It’s been a tough few years for us anti-interventionist libertarian Democrats (all six of us). Our split-every-difference, poll-driven, focus-groping president has started an elective second war in Afghanistan, continued (but pretended not to) an inherited disaster in Iraq, and initiated a third pointless, congressionally unauthorized, guns-a-blazing big adventure in the play land of an aging drag queen in Libya.
Sixty-something anti-war baby boomers will recall a bit of 1965 black humor in the disappointing aftermath of Democratic peace candidate Lyndon Johnson’s trouncing of Republican war hawk Barry Goldwater: “They told me if I voted for Goldwater in 1964 we’d be at war in Vietnam within a year. They were right. I did, and we were.”
The most recent Democratic president—a Nobel Peace Prize winner, no less!—announced his own war less than a year after inauguration, bravely speaking to an audience of approving teenage West Point cadets in December 2009. Bowing to demands of the military-industrial-congressional complex after several months of hand-wringing, President Barack Obama chose a theater for his military adventure not far from those Vietnam jungles, a few B-52 or F-16 flying hours across South Asia, in the tribal hills of the sort-of nation state of Afghanistan. There came the new boss, just like the old boss.
So the joke can now be updated: They told me if I voted for McCain in 2008, we’d be in a perpetual state of war within a year. They were right. I did and....well, you know the punch line.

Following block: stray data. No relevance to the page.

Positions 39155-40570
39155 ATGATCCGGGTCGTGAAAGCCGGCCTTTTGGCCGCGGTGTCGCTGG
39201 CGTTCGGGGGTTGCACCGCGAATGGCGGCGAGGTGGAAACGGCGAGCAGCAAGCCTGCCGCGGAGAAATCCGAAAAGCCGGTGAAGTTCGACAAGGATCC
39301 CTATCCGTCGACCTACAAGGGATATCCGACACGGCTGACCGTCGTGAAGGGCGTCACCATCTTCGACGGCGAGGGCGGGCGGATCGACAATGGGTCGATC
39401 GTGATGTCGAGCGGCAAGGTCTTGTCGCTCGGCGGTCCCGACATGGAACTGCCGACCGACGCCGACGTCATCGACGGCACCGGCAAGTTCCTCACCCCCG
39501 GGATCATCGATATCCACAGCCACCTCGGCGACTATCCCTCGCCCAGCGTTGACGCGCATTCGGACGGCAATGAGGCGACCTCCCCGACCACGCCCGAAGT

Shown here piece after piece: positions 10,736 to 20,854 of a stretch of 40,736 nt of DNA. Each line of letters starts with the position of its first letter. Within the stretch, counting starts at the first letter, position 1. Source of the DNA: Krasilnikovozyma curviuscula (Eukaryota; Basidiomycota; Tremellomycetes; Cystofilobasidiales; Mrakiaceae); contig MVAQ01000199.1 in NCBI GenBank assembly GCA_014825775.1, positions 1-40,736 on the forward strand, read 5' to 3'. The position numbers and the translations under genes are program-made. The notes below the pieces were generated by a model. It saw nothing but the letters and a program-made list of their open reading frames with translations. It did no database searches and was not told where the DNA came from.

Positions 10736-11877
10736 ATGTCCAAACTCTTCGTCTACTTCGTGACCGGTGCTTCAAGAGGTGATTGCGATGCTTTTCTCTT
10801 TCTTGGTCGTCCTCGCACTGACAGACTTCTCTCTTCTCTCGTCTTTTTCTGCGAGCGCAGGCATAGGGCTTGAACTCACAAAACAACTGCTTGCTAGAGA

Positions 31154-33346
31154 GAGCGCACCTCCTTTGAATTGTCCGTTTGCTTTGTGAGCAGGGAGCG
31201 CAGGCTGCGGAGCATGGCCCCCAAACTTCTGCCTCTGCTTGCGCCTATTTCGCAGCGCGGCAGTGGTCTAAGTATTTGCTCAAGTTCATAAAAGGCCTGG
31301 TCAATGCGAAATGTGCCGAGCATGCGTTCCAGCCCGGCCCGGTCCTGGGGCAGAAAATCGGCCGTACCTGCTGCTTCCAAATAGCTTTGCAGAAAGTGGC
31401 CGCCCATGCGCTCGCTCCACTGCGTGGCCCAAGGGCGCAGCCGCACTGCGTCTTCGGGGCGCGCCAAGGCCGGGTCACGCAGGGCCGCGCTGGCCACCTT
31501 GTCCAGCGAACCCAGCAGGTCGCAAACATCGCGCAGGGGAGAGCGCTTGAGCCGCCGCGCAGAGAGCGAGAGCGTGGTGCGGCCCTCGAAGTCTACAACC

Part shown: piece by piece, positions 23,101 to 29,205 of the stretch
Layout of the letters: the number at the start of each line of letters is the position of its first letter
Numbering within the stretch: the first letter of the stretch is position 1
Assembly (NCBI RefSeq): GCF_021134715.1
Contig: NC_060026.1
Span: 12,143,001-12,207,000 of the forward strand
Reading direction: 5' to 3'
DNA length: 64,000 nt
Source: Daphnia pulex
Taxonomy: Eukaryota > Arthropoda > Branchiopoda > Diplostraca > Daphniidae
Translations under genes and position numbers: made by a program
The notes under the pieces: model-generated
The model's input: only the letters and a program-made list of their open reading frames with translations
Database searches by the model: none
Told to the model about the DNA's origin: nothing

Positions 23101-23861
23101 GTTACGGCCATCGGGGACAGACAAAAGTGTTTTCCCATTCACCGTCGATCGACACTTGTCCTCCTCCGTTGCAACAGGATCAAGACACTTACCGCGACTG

As a Jeffersonian-Madisonian Democrat, and like so many modern left-liberal Democrats, my enthusiasm for Obama’s nomination and election turned almost entirely on his anti-war talk. I was hopeful he wouldn’t turn out to be another Lyndon Johnson. That was hoping against nothing but hope, and talk. Like Johnson, Obama rammed over-reaching social welfare legislation through a Democratic Congress, while starting his own congressionally undeclared war of choice. But unlike LBJ, he didn’t exhibit even the partial saving grace of a bold initiative on civil rights. Our half-black and half-white, half-Kansan, half-Kenyan-American, finger-to-the-wind leader half-heartedly side-stepped the arguably most important American civil rights issue of the 21st century by waffling on same-sex marriage and avoiding a bold Truman-like executive order on gays in the military, timidly lagging behind the changing culture.
Hoping-against-hope is about all we voters have when we are confronted with two candidates with no informing political ideologies or philosophies. It’s why we usually don’t select a chief executive directly from Congress, an institution that rewards those who daily try to convince the National Association of This and the American Council of That he’s on both their sides. We did it only in 1880 with Speaker James Garfield, in 1920 with Sen. Warren Harding, and in 1960 with seductive Sen. John Fitzgerald Kennedy, before we were faced in 2008 with two split-every-difference nominees, Sen. Obama and old-and-intemperate “war hero” Sen. John McCain, who never met a war or a position he didn't embrace.
Is there a way forward? A way out of the deep muddy in which our president finds himself, unable to manage the marketplace (no president can) and too cautious to exercise his power not to intervene in the affairs of the rest of the world?
Maybe, but it would have to come from a principled politician of Obama’s own party, and perhaps own state, even his inner circle. Someone willing to mount the bully congressional pulpit and break with his president. That’s a task especially worth pondering on the Fourth of July, 235 years after a few good men risked not just their political careers but their very lives for a new-world experiment in liberty.
Born in Jefferson County, Illinois, former Democratic National Committee press secretary Terry Michael has observed politics in Washington, DC since 1975, when he arrived in the capital with newly elected Rep. Paul Simon of Barack Obama’s adopted home state of Illinois. His “thoughts from a libertarian Democrat” are at www.terrymichael.net. This column first appeared at Reason.com.